What, No Toothpaste?!?

Before you have a heart attack, you can add toothpaste, just not in the way we were taught in hygiene school.  

Am I the only one that squirms when a patient asks about toothpaste ingredients?  The patient starts rambling off ingredients that you're pretty sure you recognize from hygiene school, but the recall is not there.  Thank heavens we are "able" (required) to take Continuing Education classes.  

Apparently its not only the ingredients we should be worried about but WHEN the patient brushes.  

I recently took a course from Spear Education from one of my FAVORITE hygienist-Trisha O'heir. The course was called, "The Toothpaste Secret: Helping Patients Develop Effective Toothbrushing Habits."  The course was short and it was fascinating.  She shared that in the 70's before there were strict laws on recording people without their consent,  researchers put up secret cameras to watch people brush their teeth.

As hygienist we already know what the research confirmed- patients brush sporadically-they start on the facials and barely touch the lingual side of their mouth, they don't brush very long and aren't very effective.

Her remedy was to have them brush WITHOUT toothpaste, starting on the lower right linguals for right-handed patients and lower left linguals for left-handed patients.   This is called "dry brushing."  When dry brushing is done the research shows that patients brush longer and more effectively!  

Genius!!  it makes perfect sense to have patients start brushing where they brush the least. And because toothpaste numbs senses, without toothpaste the patient can feel if his/her mouth is actually clean or not.  After the patient's mouth feels clean, advise him/her to add toothpaste and brush again. 

We still want our patients to use toothpaste but WHEN the patients uses it is very important.  

As far as patient ingredients:  O'Heir advises against any kinds of toothpaste containing microbeads. Proctor and Gamble has been working on getting the little pieces out of toothpaste but definitely look before you recommend any brand.  Also, O'Heir strongly advises against Sodium-laurel sulfate (the ingredient that causes toothpaste to foam) because of its increased risk of aphthous ulcers.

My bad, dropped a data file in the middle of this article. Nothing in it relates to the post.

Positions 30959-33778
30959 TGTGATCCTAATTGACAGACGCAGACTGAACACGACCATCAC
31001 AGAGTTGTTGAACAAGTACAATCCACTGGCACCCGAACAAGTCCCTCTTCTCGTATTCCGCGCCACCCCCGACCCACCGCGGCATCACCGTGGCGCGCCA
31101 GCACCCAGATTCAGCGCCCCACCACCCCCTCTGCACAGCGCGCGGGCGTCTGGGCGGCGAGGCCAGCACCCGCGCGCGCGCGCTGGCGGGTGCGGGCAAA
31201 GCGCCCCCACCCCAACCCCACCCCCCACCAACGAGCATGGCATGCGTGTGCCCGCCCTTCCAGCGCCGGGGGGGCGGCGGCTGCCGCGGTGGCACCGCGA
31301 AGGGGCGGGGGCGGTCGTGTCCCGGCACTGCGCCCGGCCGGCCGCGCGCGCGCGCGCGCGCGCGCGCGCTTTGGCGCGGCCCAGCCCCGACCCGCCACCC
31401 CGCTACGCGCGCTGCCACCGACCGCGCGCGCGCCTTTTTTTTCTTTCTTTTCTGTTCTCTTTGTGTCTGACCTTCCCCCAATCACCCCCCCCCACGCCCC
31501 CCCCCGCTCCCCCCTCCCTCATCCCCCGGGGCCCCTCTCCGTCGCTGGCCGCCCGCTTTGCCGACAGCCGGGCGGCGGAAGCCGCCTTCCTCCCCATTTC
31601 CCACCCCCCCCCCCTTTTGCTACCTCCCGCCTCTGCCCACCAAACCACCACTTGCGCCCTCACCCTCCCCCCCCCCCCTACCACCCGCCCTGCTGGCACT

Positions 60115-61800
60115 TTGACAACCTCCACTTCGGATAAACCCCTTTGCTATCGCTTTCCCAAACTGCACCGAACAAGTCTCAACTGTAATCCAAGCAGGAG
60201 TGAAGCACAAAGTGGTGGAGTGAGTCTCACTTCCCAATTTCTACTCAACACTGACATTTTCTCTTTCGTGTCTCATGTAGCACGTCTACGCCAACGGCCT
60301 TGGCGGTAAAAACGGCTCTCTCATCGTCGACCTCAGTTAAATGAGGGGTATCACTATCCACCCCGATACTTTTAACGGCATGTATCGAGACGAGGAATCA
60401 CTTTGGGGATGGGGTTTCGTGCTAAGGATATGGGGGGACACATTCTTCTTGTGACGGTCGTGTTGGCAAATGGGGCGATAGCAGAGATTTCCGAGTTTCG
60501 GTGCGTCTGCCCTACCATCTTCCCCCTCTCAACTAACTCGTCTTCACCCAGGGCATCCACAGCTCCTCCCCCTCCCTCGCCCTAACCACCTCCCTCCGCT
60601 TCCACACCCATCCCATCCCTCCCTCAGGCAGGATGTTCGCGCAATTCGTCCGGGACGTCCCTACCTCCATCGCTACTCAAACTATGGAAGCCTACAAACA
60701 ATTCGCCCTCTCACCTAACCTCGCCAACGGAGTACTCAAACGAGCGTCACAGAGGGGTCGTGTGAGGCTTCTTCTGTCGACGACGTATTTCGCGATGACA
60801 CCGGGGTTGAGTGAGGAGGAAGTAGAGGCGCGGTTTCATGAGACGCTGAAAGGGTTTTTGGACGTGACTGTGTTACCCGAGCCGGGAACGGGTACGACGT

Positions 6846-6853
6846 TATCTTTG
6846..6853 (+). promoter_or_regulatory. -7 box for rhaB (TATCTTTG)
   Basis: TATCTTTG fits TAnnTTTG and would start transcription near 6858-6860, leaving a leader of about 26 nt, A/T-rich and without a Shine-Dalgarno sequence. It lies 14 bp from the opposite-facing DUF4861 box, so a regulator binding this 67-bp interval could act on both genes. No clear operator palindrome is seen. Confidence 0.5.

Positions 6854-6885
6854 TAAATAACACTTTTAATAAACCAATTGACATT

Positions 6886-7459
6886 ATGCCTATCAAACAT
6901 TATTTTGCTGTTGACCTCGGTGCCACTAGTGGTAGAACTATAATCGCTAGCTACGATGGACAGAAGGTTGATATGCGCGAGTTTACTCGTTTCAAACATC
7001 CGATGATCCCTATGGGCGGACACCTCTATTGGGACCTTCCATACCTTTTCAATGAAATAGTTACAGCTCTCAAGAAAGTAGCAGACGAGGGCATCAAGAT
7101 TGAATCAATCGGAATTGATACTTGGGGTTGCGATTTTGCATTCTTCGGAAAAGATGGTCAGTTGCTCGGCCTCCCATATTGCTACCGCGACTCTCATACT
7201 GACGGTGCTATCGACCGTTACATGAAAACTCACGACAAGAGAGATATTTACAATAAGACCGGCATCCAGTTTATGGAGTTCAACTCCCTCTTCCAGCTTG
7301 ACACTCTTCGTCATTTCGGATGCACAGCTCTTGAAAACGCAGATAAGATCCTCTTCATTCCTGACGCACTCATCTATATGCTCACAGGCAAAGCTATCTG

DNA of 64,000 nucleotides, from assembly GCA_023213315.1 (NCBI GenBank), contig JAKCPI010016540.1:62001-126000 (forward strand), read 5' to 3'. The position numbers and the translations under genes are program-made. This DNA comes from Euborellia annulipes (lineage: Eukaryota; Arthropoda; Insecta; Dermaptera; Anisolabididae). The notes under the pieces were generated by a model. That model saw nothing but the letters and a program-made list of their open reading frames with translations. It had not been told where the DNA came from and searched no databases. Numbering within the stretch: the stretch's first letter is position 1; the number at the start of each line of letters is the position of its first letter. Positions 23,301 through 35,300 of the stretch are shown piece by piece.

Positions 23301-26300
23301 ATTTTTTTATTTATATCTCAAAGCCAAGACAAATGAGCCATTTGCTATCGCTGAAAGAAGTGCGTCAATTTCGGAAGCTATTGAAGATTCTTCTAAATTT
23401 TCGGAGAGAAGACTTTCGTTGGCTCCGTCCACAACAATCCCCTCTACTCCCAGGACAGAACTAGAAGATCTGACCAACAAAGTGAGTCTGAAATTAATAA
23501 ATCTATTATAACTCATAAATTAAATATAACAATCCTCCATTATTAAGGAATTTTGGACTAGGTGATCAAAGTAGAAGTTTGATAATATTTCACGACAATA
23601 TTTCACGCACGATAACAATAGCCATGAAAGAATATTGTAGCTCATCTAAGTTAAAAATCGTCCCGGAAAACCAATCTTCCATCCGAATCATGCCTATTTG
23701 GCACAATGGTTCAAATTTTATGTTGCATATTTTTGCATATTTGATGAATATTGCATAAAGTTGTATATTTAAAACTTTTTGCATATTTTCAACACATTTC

Hygiene Edge Advice:  If you have a patient with a lot of plaque- teach them how to dry brush (we included a handout for you below).  Patients trust your opinion so be a detective and research toothpaste ingredients before you recommend a toothpaste.  

Here is a handout for you to give to your patients all about dry brushing :) 




Oral Hygiene Education Kit How To


Remember back in Dental Hygiene school and your assignment of making an oral hygiene education kit full of handouts and samples? Remember how you made it and never used it? Well, I’m going to encourage you to either pull it out or make up a new one! Especially if you temp regularly or are looking for a new job or your first job. Here are a few reasons why to brush off the dust off your old portfolio:

If you ever talk to Candi, she ALWAYS takes her OHE kit with her to temp days. I actually started to use mine again because of her! She would always get compliments from offices about how she took the time and cared for patients by bringing extra little things to give them. They definitely notice that you care for patients and aren’t there just to get through another day. She, and now I, have had several job offers from temp days by just showing we have cared about patients and their oral and overall health.

Patients notice and love stuff. When you go to a convention or an appointment, do you love getting samples? It’s human nature to love free things to try out. Your patients love it too. Giving them something physical to take home and try out will help remind them of the education you talked about during the appointment as well.

What does an OHE Kit look like?

It’s hard to stay exactly what it should look like. A system that works for you is definifely the best! I persoanlly have mine in an occordian style folder, with dividers to organize papers and producits in sections, such as Diabetes, Children, Pregnency, etc. I’ve also seen binders with page protectors to organize papers, as well as a file folder box with divided areas. Whatever you have space for or can carry is the best for you!


Now that you’re ready to remake your portofio, what should you have it in? First, look at your population that you serve. If you work in pediactrics, obviously your hand outs and products should be taylored to your little ones. If you work in a high caries risk area, make sure you have several sampeles and flyers all about decreasing caries and fluoride recommendations. Here are a few general idea you could add into your kit: